The climate consequences of the US experiment on nuclear fusion

For the first time, a nuclear fusion experiment has produced more energy than was consumed in the process. After the rumors of recent days, the official announcement came on Tuesday 12 December. Jennifer Granholm, US Secretary of Energy, said at a press conference in Washington that the experiment was able to replicate “some conditions found only in stars and the sun”. A novelty that “brings us one significant step closer to the possibility of having zero-carbon energy that feeds our society”, she added.

The one obtained by the Lawrence Livermore National Laboratory, a US government laboratory in California, is an historic result in no uncertain terms, which brings humanity closer – even if enormous obstacles remain – to a technology that promises abundant, stable, carbon-free electricity and also low in radioactive waste. Scientists have been chasing it since the 1950s, amid more failures than celebrations.

Nuclear fusion is the reaction that powers the Sun and other stars. Compared to fission, the process that takes place in the power plant reactors working in the world, it works in the opposite way: instead of breaking the nuclei of heavy atoms, it generates energy by joining light nuclei. Furthermore, smelting waste has low radioactivity and decays more rapidly than traditional waste.

On paper, in short, nuclear fusion is practically perfect: it does not emit CO2 like coal and gas, it does not depend on the weather like solar and wind power and it does not produce as much waste as fission. According to the most enthusiastic celebrators, it will have a revolutionary impact and will allow millions of people around the world to be lifted out of energy poverty: a “small sun” will be enough to meet the needs of an entire nation.

In reality, however, things are different. First of all, fusion is complicated to keep stable for long periods, given the very high temperatures (millions of degrees Celsius) required by the process of uniting the nuclei. And it is also difficult to obtain a “net energy gain”, i.e. an amount of energy greater than that consumed by the machinery that triggers the reaction. Before Lawrence Livermore National Laboratory, no one had done it. The structure instead obtained 2.5 megajoules of energy against the 2.1 megajoules spent, according to provisional data reported by the Financial Timesone hundred and twenty percent more.

Despite the extraordinary goal achieved in the United States, favored by substantial public and private investments, nuclear fusion is still far from commercial use. And it will hardly be established for at least a few decades. Although the obstacle of the “net energy gain”in fact, many other engineering and economic challenges remain: scientific discovery alone is not enough; the procedure must be taken out of the experimental phase and made more efficient, less expensive and replicable.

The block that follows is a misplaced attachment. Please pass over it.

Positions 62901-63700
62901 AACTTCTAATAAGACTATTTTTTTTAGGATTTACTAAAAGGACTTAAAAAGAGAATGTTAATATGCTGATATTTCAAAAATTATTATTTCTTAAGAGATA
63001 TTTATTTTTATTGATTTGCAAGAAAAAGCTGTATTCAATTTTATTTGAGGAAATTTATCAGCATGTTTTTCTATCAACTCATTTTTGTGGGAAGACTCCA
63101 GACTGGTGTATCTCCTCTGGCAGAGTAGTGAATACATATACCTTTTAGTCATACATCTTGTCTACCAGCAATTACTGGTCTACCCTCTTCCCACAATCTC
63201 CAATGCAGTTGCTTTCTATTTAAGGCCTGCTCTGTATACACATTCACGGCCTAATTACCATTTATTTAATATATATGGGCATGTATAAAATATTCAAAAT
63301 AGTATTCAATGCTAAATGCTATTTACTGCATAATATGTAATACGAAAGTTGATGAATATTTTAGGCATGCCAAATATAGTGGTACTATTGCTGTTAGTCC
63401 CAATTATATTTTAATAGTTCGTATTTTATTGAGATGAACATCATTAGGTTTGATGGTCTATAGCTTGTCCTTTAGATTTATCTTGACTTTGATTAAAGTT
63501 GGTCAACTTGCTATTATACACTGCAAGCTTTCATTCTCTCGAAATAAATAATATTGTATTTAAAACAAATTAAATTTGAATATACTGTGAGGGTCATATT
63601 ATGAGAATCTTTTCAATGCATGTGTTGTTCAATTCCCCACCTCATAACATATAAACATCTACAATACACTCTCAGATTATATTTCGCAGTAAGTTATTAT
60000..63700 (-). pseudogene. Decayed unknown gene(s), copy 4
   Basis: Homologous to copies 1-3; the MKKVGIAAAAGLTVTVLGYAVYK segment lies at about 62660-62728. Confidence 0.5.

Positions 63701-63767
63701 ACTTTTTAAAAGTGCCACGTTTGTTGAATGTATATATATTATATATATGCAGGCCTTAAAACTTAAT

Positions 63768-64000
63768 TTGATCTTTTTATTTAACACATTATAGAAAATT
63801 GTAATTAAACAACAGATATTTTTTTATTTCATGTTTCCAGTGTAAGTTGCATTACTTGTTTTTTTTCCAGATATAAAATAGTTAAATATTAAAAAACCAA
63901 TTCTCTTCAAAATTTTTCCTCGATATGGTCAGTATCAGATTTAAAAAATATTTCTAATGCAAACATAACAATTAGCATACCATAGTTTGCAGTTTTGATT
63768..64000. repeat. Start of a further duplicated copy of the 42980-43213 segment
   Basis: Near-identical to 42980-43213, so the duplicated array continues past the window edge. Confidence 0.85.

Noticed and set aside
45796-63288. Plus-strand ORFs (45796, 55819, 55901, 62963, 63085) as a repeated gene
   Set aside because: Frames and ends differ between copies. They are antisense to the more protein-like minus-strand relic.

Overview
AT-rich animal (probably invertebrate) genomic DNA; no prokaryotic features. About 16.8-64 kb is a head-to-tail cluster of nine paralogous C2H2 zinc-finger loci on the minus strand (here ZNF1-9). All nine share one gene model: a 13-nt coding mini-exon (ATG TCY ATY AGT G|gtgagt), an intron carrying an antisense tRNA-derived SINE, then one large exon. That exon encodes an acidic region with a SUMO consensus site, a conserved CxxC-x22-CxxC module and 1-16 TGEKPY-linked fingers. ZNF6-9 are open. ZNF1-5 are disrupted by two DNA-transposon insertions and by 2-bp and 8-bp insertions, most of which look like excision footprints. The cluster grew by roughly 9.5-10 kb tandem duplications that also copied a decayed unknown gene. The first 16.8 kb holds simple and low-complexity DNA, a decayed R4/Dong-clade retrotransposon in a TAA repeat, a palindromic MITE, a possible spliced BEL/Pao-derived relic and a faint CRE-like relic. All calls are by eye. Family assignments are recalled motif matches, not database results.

As the Washington Post writes, to recreate the conditions of the successful experiment on a large scale – during which one of the largest lasers in the world was used to “bombard” hydrogen isotopes – will require enormous resources. It will then be necessary to build better equipment, capable of withstanding the stresses induced by the reaction without breaking. And it will be necessary to build machinery capable of converting the energy of fusion into electricity suitable for being fed into the grid.

In short, before being able to assert itself as a stable process for the generation of electricity, nuclear fusion will need a whole series of technologies to be perfected or still to be invented. It is therefore very unlikely that it will contribute to the climate agenda between now and the next thirty years. After all, the technologies useful for the immediate reduction of emissions – renewablesthe batteries, synthetic fuelscarbon capture, nuclear fission – are already available and proven, or are at a more advanced stage of development.

The result of the Lawrence Livermore National Laboratory is extremely important, but it will not change the near future of energy. Nuclear fusion research doesn’t have to stop, though. Because in the long term, from 2050 onwards, when many countries should have already reached carbon neutrality, fusion could be a fundamental ally for the profound decarbonization of human civilization.

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About David Martin

David Martin is the lead editor for Spark Chronicles. David has been working as a freelance journalist.

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